The rate of the most criminogenic tax (no matter how proud the digitalisers are of their truly indisputable successes) – VAT – should be reduced to the level of criminal costs of avoiding it: up to 10%. Among other things, this will reorient the energy of “shadow capital” to legal activity and in itself will become an important factor in the rise of business activity.

Industrial investments should be completely exempt from income tax, and small and medium-sized productive businesses should be exempt from all taxes for five years (in the North, in Transbaikalia and in the Far East — for 20 years).

First and foremost, the budget should be filled with excise taxes (increased to 27%) and duties on the export of raw materials, and not with systematic suppression of industry (the “tax manoeuvre” of 2018 made all refineries unprofitable, and last year the wild bureaucracy extended it to the ferrous metallurgy with the wording “we can’t disobey entrepreneurs”!)

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There cannot be an economy for a long time in which, as in the first half of 2022 in Russia, thanks to the full stimulation of the export of raw materials and the oligarchic business as a whole, profitability (according to official Rosstat data!) coal production is 73.8%, metal ores — 85.4%, other minerals — 49.9%, financial and insurance activities — 39.5%, real estate transactions — 31.3%, while the profitability of the production of machinery, equipment and computers — 10%, education — 4%, and science classes are unprofitable at all (the profitability is minus 3.1%).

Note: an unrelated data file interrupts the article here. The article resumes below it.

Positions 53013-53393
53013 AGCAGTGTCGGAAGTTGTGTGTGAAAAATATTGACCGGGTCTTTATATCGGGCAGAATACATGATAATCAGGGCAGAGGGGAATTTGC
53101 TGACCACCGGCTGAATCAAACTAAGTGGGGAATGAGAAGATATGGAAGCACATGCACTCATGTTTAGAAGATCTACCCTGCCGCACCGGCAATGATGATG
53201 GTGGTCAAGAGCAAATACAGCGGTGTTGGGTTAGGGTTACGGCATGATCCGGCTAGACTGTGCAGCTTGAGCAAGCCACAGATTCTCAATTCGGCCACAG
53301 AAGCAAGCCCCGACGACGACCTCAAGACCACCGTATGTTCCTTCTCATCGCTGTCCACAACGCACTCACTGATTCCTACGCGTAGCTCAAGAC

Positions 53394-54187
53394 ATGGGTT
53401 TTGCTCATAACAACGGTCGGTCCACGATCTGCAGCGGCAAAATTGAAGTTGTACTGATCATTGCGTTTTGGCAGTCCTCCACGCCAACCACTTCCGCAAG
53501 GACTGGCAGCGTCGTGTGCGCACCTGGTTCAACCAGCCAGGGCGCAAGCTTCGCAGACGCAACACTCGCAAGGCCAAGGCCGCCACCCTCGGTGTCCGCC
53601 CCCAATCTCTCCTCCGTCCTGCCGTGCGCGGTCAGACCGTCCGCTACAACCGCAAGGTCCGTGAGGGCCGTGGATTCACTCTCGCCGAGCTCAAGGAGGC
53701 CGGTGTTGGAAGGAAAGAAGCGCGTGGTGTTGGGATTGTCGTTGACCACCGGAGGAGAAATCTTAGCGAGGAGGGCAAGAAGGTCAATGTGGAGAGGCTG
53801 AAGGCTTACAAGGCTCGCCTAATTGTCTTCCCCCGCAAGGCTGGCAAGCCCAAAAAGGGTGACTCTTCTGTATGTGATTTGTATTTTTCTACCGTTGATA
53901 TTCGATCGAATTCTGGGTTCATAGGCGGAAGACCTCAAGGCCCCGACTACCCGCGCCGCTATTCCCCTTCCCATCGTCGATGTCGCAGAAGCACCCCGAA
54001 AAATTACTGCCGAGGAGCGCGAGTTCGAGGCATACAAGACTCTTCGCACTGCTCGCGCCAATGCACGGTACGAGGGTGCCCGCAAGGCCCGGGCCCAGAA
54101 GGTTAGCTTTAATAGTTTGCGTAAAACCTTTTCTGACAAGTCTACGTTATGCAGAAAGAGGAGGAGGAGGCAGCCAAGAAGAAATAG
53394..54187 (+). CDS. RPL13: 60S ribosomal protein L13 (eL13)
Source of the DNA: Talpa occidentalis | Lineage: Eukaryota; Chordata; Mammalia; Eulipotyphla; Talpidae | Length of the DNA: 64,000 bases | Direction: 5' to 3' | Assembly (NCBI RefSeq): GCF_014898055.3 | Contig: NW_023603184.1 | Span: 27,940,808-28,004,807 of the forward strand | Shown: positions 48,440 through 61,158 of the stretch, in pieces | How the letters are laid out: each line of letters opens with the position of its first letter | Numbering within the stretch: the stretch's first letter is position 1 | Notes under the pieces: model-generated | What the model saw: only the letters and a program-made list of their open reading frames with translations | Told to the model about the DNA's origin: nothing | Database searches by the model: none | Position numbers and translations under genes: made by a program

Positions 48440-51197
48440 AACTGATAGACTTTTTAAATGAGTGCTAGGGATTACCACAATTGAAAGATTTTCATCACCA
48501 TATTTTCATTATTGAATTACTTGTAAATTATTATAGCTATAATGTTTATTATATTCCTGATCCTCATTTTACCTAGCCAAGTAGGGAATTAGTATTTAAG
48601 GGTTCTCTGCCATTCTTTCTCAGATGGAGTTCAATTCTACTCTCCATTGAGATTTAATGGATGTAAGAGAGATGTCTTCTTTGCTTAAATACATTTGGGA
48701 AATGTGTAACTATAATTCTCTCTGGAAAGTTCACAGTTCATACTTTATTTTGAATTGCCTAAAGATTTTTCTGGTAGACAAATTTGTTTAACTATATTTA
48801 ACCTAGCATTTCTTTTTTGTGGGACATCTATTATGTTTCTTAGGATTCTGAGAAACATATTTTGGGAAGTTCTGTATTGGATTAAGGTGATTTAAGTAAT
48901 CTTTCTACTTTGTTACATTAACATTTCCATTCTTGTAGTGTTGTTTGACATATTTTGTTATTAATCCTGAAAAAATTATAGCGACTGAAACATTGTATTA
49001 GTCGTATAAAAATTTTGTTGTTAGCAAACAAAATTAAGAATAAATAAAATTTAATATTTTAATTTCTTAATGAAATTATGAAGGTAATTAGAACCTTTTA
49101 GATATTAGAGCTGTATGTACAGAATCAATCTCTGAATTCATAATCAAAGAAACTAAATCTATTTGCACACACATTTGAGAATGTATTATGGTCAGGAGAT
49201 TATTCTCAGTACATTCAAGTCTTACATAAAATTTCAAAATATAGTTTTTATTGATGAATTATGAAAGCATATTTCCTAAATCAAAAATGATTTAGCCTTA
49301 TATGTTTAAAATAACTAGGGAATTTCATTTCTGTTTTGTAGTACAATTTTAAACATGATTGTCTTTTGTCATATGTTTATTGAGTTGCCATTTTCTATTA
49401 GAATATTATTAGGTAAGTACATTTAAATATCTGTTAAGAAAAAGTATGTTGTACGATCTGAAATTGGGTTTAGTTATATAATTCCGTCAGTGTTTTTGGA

Reasonable protectionism, which the whole country is already crying out for, is needed. The state should use duties to protect industry from excessive external competition, protecting its development without exposing the domestic market, and stimulate the import of raw materials and the export of finished products.

We must not forget the iron rule of economics: either goods or investments and technologies go to the country.

Only a speedy and merciless mobilisation of the economy will save Russia from really big blood, inevitable with the general mobilisation of people who do not know how and often are not ready to fight.

Who delays with “wait” and mumbles “we need to provide business as usual” clearly demonstrates that they are ready to pay for their profits with their blood.

And those who forcibly keep Russia in the WTO, which has long been dead and ignored even by the West itself, blowing off specks of dust from the assets of countries that stole $300 billion from us and are killing us — at best, they simply made a mistake with their passport.


Mikhail Delyagin